Civility is all about acknowledging others and treating them with respect, as you would like to be treated. The incivility associated with SONY’s sales pitch is all about forcing others to acknowledge your presence. This sales pitch isn’t coming from a neighborhood thug, but a corporation that is a guest in our country. A very big guest. Fortune Magazine ranked SONY the 69th largest company in the world, and number 6 on the Global Most Admired Companies list. Fortune, of course, doesn’t consider corporate responsibility a prerequisite for being admirable.


NPC created the Preserve the Peace campaign as an antidote to SONY’s Disturb the Peace advertising. The first phase of the campaign, planned for this spring and summer has three components.

  1. NPC has sent a letter to SONY Corporation of America’s Chairman and CEO, Howard Stringer, and SONY’s Chairman of the Board in Japan, Norio Ohgaony. We’ve asked them to:
    • Donate the “Disturb the Peace” Trademark to NPC. NPC will hold the trademark in a “Quiet Trust,” never to be used again.
    • Stop marketing incivility.
    • Contribute to Peace and Quiet.

  2. NPC is collecting letters from friends of quiet like you to send to SONY’s CEO and Chairman of the Board, similar to the NPC’s letter. We hope to mail five to ten letters a day to SONY. (Please return the enclosed letter to us in the envelope provided.)
  3. NPC is encouraging local communities to pass and enforce boom car ordinances. (See article on page 6.)

The second phase of the campaign will be announced this summer if the first phase is not successful. (We don’t want to tell SONY all of our plans just now, but it's safe to assume that NPC will use media events to associate SONY with the incivility SONY promotes.)

Here is what you can do to contribute to the Preserve the Peace campaign.

For starters:

  • Sign and return the letter for SONY’s Chairman of the Board and CEO to the Noise Pollution Clearinghouse. We will send the letter to SONY America and a copy to Japan, with about five other letters each day.
  • Mention SONY Corporation’s marketing of incivility at every chance you get.

The next step:

  • Call your local city council member or mayor and encourage them to either pass a boom car ordinance, or enforce an existing one. Share the boom car noise ordinance recommendations and the list of communities that have adopted boom car ordinances (see page 6) with them.

For the really committed:

  • Bring five or more people into the Preserve the Peace campaign. We are looking for 1,000 people who will each bring five more concerned citizens into the movement. Check the box on the enclosed return envelope to tell us you want a Preserve the Peace Packet to distribute to your friends and neighbors. If you want more than five, write the number in the space provided.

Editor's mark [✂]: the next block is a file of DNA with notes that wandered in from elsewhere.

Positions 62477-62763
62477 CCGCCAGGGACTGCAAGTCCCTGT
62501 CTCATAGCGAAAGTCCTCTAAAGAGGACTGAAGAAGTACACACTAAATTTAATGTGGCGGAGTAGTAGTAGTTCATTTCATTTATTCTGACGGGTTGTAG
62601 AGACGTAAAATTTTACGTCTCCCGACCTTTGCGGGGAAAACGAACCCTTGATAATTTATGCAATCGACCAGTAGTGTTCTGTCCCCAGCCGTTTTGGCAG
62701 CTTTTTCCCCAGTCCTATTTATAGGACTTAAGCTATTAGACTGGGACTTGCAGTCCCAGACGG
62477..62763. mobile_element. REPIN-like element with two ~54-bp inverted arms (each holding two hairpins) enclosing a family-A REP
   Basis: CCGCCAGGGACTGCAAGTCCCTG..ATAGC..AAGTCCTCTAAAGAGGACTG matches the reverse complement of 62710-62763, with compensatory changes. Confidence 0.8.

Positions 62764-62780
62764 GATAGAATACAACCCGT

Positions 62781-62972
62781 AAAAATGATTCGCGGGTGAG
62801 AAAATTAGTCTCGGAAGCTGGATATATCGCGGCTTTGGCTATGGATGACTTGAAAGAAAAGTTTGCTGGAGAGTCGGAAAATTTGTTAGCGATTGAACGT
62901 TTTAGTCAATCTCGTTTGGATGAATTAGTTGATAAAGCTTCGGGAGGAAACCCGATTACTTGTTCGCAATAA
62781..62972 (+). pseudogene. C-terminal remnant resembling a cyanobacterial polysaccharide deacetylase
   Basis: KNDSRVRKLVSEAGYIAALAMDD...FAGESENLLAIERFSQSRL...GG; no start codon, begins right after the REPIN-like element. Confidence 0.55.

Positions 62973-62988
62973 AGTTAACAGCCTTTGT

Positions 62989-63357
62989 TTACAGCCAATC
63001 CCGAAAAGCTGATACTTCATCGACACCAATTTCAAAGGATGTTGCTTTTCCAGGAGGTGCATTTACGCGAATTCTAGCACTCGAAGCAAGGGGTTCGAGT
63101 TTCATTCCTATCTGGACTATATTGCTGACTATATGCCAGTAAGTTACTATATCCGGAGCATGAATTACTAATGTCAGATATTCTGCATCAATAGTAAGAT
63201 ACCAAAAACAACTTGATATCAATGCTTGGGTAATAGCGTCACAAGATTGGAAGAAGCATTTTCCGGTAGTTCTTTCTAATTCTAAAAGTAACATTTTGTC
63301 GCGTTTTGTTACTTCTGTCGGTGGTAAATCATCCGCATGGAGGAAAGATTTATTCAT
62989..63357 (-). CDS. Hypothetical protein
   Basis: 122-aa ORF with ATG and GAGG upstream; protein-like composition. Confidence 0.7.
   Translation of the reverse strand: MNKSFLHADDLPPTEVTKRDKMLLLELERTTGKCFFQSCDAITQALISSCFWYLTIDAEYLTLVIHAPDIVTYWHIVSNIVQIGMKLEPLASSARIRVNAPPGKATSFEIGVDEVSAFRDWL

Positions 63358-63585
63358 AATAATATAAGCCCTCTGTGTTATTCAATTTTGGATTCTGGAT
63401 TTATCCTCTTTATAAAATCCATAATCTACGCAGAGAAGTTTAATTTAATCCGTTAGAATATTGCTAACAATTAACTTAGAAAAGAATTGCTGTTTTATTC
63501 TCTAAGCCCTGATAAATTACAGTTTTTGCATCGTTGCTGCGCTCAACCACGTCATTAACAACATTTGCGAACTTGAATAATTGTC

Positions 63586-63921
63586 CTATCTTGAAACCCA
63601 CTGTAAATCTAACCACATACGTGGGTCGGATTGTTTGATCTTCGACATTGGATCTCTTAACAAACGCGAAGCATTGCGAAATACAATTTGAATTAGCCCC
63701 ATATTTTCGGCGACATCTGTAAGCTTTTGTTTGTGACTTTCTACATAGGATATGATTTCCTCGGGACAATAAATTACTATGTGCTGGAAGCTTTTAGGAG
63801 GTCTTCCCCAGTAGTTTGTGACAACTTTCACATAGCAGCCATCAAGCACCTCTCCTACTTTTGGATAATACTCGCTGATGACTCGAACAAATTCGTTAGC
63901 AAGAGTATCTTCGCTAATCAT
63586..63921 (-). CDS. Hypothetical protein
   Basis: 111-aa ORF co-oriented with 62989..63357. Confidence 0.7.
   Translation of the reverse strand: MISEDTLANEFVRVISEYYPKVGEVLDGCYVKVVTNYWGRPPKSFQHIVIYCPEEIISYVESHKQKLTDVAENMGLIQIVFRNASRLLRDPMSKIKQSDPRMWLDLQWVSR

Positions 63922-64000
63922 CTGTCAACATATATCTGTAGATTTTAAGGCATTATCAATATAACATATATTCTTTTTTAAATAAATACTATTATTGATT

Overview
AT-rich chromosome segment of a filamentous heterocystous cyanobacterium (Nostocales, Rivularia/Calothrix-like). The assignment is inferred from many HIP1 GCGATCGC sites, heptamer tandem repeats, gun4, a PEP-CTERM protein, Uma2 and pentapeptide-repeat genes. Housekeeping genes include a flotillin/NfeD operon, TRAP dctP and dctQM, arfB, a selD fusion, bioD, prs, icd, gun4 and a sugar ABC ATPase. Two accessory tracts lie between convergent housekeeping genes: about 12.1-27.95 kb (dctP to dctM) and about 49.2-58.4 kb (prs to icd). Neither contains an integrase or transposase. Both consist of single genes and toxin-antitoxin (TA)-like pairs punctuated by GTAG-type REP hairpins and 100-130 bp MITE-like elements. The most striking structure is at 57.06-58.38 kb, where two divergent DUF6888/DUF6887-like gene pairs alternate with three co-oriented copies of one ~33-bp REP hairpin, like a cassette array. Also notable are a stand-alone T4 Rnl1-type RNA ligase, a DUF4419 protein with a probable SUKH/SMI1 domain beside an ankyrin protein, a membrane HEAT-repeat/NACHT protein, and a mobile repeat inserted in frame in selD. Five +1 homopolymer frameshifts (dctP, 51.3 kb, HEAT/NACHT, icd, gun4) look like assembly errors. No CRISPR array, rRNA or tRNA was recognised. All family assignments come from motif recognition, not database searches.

• Contribute to the Preserve the Peace fund. Include a donation to the Noise Pollution Clearinghouse. Help us pay for the work of Preserving the Peace.


So, is there any hope in taking on one of the biggest companies in the world? Absolutely. Here are five reasons why we will succeed.

  1. SONY’s size is their disadvantage. Boom cars are universally hated by everyone but the people driving around in them. The same people that hate boom cars buy thousands of SONY products. The Disturb the Peace advertising campaign is small by SONY standards and would be jettisoned quickly if it were harmful to the larger SONY image. (See the list of SONY products on page 4)
  2. SONY is a guest in our country. SONY is based in Japan, a country legendary for the politeness of its people and for religions that celebrate quiet. SONY doesn’t want to represent either itself or its country as being impolite.
  3. SONY projects itself as an environmentallyfriendly company and wants to protect that image.
  4. Howard Stringer, SONY Corporation of America’s Chairman and CEO, is an environmentalist and by all accounts a nice guy. He was on the Board of Governors of the Nature Conservancy. He has a deep commitment to preserving natural landscapes; we need to convince him to preserve natural soundscapes too.
  5. SONY is worried that Disturb the Peace could be associated with other SONY products. You won’t find Disturb the Peace on SONY’s website. You won’t find it in SONY’s annual report. You only find it in advertisements to selected target markets. And now, with the Preserve the Peace Campaign, it will increasingly be associated with SONY Corporation unless Sony decides to do the right thing.

Do you unknowingly support Sony?

The answer is yes, if you...

Listen to music from these record labels:

Watch movies from these companies:
Sony Classics
Screen Gems

Watch these TV shows:
Battle Dome
Boston Bay
Capeside HS
Classic Charlie's Angels
Couch Potatoes
Dawson's Creek
Days of our Lives
Donny & Marie
Fantasy Island
I Dream of Jeannie
Judge Hatchett
Mad About You
Men In Black: The Series